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Phoronix Test Suite

OpenBenchmarking.org

Does A Greedy Intel Driver Improve Performance?

Michael Larabel

Published on 15 April 2009
Written by Michael Larabel
Page 1 of 8 - 20 Comments

As we have outlined before and shared benchmarks of in the past, the Intel graphics driver stack has been going through some significant changes. The Intel graphics driver now has a proper memory manager in the form of the Graphics Execution Manager, there is upstream kernel mode-setting support, and a new 3D component is coming soon in the form of Gallium3D. With all of this invasive work going on, regressions are currently prevalent from stability problems to graphical corruption to slower 2D performance. While these are problems users will face with the new distribution updates in H1'09, some have been trying out different driver configurations in order to circumvent the situation. Canonical, for example, had been toying with the idea of enabling greedy migration heuristics by default.

The migration heuristics deal with how pixmaps move to video memory, but when operating under the greedy mode, some acceleration routines are avoided, where some of the current performance problems seem to be taking place. This problem should ultimately be corrected in EXA and UXA, but for now, Canonical's Bryce Harrington has been considering setting the migration heuristics to greedy in order to increase the xf86-video-intel 2D performance. The MigrationHeuristics option can be set to greedy in the xorg.conf file.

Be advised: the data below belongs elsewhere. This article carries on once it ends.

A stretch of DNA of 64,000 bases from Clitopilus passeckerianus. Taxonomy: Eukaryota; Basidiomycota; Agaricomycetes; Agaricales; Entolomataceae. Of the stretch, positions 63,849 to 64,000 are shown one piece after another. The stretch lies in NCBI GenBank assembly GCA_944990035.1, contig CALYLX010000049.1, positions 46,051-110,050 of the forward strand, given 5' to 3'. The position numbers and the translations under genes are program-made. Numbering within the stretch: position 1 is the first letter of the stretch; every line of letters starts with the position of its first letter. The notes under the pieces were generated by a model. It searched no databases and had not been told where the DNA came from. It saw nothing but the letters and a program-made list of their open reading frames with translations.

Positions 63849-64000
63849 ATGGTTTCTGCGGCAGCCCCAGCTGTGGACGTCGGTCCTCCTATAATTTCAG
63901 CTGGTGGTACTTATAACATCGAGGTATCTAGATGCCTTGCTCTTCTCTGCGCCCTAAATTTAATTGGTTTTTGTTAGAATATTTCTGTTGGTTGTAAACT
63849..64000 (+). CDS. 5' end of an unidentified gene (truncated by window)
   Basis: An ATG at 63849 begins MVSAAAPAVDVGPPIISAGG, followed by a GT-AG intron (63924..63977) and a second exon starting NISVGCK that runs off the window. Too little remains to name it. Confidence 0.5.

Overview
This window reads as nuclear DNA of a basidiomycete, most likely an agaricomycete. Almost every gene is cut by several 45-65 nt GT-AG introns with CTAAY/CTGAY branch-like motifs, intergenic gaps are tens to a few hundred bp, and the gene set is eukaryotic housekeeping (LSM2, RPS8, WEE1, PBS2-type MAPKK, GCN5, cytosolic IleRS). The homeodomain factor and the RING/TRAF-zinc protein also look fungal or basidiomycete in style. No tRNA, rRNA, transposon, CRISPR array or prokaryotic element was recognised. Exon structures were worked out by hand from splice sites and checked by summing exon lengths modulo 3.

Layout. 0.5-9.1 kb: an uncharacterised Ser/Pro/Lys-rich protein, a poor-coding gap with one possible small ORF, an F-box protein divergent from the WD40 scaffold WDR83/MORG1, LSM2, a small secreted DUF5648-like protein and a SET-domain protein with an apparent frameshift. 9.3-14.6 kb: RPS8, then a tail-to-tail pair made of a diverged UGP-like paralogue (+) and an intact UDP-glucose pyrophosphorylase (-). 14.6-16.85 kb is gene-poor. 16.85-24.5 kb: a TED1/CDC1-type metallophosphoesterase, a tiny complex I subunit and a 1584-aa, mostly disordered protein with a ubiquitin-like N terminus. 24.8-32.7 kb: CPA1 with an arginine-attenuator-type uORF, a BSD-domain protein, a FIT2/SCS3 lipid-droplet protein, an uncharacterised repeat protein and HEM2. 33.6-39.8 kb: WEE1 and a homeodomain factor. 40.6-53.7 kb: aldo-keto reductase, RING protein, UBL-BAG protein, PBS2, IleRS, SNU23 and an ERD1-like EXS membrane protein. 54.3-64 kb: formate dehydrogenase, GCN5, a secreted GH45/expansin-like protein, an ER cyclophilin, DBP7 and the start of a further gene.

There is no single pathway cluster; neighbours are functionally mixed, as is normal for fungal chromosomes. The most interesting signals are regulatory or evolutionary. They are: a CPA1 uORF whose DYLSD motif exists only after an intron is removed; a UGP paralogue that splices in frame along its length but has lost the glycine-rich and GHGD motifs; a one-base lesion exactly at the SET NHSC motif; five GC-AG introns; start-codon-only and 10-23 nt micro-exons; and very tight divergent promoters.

To see how much of a difference the greedy migration heuristics make, we decided to test out the different driver options. Using X Server 1.6 with the latest xf86-video-intel 2.6.3 driver from Ubuntu 9.04, we ran a set of benchmarks when the driver was using its default EXA acceleration method, EXA with the greedy migration heuristics, UXA acceleration, and then when reverting to the older xf86-video-intel 2.4.1 driver and using EXA acceleration. Previously we have found that UXA to offer faster performance, which is based upon the EXA API but uses the Graphics Execution Manager for managing its pixmaps.

Our test system consisted of a Dell Inspiron Mini 9. The Dell Inspiron Mini 9 was loaded with an Intel Atom N270 processor, Intel 945 graphics, an 8GB STEC PATA SSD, and (compared to our earlier Mini 9 articles) it now had 1GB of DDR2 system memory. We were using a clean installation of Ubuntu 9.04 (i686) with the Linux 2.6.28 kernel, GNOME 2.26, X Server 1.6.0, xf86-video-intel 2.6.3 / xf86-video-intel 2.4.1, Mesa 7.4, and were running at the native resolution of 1024 x 600. Compiz remained active by default during testing.

To look at the 2D performance with the EXA, EXA Greedy, UXA, and 2.4 EXA options, we used the QGears2, GtkPerf, x11perf, and JXRenderMark profiles available through the Phoronix Test Suite.

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